Get an insight into the play development process as actors Don Hany (Secret City) and Naomi Rukavina (Harry Potter and the Cursed Child) read an excerpt from Kylie Trounson’s new play Pandora. This exciting new work explores the science and ethics behind pursuing the perfect genome. It has been in development via Zoom under the direction of MTC Associate Director Petra Kalive.
A note from MTC Associate Director Petra Kalive:
Kylie Trounson has written a play about the preciousness of life, our obsession with perfection and fundamentally, what it is to be human. For me, one of the best things about being a director, is developing new work and helping that work find its audience. I am often amazed by the confluence of events that lead to a plays ultimate presentation. Even though it might have been in development for a few years, by the time it is ready for an audience, the world is ready for that story. Pandora has evolved in this way. It feels more relevant now, than when I was speaking to Kylie about it months ago.
What you are about to see is Don Hany and Naomi Rukavina read Act 1 of Pandora. Kylie has shared her latest draft, in a format it was not made for, after two half-days of development. We have decided to stay true to the work as it would be performed on stage. So, while it is filmed via Zoom, we ask you to imagine these characters occupy the same space. Naomi and Don navigate the complexity of delivering a work made for a live-experience, with a skill that is belied by the ease of their performances. I forget that they are reading the script. I hope you enjoy. And please, let us know if you want to know what happens in Act 2 & 3...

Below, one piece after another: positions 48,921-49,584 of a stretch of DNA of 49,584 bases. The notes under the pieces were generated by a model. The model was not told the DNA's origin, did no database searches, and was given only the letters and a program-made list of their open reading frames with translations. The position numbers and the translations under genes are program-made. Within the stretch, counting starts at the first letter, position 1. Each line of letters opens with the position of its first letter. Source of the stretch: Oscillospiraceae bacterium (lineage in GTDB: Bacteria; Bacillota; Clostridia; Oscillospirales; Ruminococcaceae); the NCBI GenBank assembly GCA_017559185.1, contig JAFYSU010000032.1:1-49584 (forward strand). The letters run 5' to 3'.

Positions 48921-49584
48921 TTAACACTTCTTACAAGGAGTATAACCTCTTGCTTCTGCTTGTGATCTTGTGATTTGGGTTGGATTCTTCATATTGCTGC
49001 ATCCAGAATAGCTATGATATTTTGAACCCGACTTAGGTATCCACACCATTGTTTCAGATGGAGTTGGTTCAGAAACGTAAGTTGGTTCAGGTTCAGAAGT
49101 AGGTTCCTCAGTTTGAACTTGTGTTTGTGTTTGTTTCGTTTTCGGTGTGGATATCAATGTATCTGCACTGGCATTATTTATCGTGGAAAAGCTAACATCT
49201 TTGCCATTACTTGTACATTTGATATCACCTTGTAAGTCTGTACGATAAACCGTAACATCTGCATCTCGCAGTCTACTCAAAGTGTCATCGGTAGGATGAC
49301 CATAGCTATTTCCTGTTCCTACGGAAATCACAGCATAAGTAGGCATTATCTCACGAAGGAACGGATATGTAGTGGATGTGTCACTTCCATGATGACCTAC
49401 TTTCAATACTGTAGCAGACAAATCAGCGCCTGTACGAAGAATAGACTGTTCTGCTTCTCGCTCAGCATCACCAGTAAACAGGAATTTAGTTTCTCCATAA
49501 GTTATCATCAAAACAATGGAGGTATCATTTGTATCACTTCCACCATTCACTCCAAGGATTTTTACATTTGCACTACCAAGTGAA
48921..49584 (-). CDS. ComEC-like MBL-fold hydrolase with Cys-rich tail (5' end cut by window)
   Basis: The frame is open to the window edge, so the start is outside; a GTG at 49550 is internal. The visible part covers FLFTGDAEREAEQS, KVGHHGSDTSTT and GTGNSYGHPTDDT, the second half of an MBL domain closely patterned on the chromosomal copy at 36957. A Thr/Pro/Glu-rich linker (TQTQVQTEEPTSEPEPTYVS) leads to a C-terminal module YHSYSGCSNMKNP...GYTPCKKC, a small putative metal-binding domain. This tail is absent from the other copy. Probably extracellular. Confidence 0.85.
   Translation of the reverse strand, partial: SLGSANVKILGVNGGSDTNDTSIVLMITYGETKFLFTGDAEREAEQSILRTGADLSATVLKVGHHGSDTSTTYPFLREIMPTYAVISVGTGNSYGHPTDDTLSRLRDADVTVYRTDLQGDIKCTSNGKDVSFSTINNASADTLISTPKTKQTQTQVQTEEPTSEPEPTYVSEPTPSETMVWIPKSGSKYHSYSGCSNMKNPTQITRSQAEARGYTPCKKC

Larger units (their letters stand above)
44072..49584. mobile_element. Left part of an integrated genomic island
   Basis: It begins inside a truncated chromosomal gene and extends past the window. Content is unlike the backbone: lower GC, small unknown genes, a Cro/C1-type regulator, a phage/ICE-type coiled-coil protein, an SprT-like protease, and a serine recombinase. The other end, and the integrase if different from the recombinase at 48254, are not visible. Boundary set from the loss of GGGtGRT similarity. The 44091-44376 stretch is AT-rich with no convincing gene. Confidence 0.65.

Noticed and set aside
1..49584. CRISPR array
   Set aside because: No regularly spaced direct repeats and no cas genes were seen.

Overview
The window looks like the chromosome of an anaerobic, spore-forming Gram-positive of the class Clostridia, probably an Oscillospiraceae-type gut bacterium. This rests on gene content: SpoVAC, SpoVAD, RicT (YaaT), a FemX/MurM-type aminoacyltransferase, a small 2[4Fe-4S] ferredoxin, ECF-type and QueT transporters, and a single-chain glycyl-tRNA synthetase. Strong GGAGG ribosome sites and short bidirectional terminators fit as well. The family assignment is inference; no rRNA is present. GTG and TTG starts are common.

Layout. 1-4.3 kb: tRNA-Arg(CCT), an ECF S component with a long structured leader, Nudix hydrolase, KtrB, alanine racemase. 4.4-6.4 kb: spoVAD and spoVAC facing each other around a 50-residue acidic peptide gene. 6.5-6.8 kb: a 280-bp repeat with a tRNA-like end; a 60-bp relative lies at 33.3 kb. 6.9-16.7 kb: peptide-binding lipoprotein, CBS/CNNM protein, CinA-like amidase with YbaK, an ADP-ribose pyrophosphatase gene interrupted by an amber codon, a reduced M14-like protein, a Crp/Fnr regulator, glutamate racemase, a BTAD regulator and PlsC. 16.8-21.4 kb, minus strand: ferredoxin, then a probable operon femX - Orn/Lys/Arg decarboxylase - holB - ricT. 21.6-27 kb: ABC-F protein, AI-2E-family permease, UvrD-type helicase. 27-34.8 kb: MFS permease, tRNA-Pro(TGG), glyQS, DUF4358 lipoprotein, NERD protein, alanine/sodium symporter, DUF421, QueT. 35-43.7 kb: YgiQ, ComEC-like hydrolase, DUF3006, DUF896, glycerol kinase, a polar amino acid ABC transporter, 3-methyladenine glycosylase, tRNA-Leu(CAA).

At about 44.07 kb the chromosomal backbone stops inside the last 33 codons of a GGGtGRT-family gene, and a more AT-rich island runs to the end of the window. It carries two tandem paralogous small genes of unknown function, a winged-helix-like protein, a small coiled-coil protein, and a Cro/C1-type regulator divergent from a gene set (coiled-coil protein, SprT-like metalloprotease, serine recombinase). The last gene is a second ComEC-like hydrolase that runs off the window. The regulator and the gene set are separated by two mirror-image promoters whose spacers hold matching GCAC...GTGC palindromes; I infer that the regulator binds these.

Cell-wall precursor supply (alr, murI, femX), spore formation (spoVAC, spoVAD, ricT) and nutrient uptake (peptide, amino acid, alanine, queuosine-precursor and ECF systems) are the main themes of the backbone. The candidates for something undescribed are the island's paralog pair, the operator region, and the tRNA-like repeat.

Please note: The video below is a reduced excerpt of the originally released Act 1 video. It contains sexual references, frequent coarse language, partial nudity and mature themes.
NEXT STAGE is made possible with the support of our Playwrights Giving Circle Donors, The Ian Potter Foundation, Naomi Milgrom Foundation, The Myer Foundation, Malcolm Robertson Foundation and The University of Melbourne.
Published on 28 October 2020